Thank you.

    haku

      My ComputerSystem Spec

  4. Bree's Avatar
    Posts : 11,928
    10 Home x64 (1903) (10 Pro on 2nd pc)
       #4

    haku said: View Post
    My only question remains, and just consider it a matter of curiosity: how to copy those restoration points and paste them somewhere else, which seems impossible now, even with all administrator and user rights installed.
    My problem was similar, but rather than copy files I wanted to delete several GB of junk that had been put in System Volume Information and could not be removed by deleting restore points. The solution to both our problems is not to boot into Window to try it.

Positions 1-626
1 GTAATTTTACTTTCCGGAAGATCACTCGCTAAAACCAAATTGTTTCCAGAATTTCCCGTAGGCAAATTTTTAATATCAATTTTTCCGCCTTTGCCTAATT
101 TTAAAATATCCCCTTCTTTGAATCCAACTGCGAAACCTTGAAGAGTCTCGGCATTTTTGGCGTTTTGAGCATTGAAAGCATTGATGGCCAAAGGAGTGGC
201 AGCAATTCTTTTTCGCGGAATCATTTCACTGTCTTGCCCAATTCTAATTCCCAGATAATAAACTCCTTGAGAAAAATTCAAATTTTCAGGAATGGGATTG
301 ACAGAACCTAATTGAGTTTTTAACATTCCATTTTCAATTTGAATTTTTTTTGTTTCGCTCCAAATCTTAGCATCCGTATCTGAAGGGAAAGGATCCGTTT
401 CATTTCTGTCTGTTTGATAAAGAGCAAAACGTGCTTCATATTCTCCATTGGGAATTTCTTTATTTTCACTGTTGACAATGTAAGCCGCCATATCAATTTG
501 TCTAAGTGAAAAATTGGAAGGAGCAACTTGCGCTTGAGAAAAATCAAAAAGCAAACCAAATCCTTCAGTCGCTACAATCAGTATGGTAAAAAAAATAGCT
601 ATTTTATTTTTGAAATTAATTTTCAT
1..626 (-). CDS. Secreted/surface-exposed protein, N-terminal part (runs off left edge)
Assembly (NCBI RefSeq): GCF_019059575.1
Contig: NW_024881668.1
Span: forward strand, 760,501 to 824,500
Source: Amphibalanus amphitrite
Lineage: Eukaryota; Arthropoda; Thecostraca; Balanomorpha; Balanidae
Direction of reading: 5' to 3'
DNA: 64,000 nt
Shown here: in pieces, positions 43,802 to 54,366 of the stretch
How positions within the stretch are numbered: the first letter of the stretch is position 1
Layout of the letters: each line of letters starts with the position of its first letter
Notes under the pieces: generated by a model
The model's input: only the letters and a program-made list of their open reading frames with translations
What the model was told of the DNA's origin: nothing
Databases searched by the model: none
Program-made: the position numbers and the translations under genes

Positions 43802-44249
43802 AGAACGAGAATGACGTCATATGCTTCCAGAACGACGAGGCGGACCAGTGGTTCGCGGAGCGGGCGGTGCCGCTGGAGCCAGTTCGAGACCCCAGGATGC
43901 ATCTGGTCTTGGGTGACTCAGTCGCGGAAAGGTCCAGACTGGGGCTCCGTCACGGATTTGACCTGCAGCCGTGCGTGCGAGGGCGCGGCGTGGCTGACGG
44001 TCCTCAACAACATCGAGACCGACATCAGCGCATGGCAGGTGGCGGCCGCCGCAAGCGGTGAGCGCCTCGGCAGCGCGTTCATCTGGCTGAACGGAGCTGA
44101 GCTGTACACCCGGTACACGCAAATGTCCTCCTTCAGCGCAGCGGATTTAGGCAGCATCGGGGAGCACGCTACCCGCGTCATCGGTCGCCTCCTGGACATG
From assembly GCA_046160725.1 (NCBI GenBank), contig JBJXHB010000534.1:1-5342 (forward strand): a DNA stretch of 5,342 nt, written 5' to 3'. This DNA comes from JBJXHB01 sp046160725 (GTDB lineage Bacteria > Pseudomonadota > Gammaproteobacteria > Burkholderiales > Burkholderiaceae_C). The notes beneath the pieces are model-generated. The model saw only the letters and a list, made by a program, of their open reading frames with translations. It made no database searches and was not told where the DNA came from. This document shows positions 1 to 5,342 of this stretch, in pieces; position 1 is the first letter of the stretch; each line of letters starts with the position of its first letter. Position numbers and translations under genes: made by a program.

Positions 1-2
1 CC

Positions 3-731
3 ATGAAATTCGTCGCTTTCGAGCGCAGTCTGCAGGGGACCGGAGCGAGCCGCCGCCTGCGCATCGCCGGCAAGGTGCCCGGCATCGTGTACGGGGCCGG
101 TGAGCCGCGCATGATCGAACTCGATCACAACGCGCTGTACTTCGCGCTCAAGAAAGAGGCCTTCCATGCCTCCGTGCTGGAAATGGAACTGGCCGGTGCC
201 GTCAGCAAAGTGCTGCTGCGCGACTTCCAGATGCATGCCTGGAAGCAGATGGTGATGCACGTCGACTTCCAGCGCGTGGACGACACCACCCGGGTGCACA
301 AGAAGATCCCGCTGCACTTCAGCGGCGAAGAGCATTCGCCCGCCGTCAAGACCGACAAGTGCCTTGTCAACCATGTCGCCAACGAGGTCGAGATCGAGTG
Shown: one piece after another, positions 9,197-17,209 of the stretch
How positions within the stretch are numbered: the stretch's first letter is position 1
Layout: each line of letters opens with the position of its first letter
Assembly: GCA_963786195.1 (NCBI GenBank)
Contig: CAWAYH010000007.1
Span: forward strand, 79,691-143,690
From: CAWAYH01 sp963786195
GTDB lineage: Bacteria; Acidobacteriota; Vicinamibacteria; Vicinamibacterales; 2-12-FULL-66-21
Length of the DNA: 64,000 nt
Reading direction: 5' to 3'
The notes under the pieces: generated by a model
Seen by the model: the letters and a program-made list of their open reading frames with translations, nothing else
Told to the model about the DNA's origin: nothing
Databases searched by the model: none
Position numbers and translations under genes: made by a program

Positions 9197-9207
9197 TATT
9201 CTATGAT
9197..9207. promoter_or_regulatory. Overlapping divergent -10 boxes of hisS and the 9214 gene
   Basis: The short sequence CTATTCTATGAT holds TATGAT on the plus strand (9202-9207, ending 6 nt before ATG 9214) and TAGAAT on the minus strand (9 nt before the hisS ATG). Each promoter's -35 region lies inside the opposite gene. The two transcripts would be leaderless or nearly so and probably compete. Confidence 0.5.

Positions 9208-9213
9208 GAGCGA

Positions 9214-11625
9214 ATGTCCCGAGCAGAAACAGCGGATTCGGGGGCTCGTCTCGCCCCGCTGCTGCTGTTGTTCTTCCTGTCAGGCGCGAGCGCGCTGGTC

Boot from any other OS (a Linux Live usb, for example) and you can copy the files from System Volume Information. The 'other' OS I used was to boot to a Command Prompt at Advanced Startup, then cd into System Volume Information and rmdir the rogue folder. You could use xcopy /s.

    ...thank you for the suggestions for disk imaging.
    That would provide another option. Once you have a Macrium image of the drive you can double-click on it (or right-click) to mount it as a virtual drive, there is a tick-box to enable access to restricted folders.





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    Last edited by Bree; 1 Week Ago at 19:13. Reason: added images
      My ComputersSystem Spec

  5.    #5

    @Bree- just for clarification, what is your view of of the utility of copying SR points as haku is dicussing?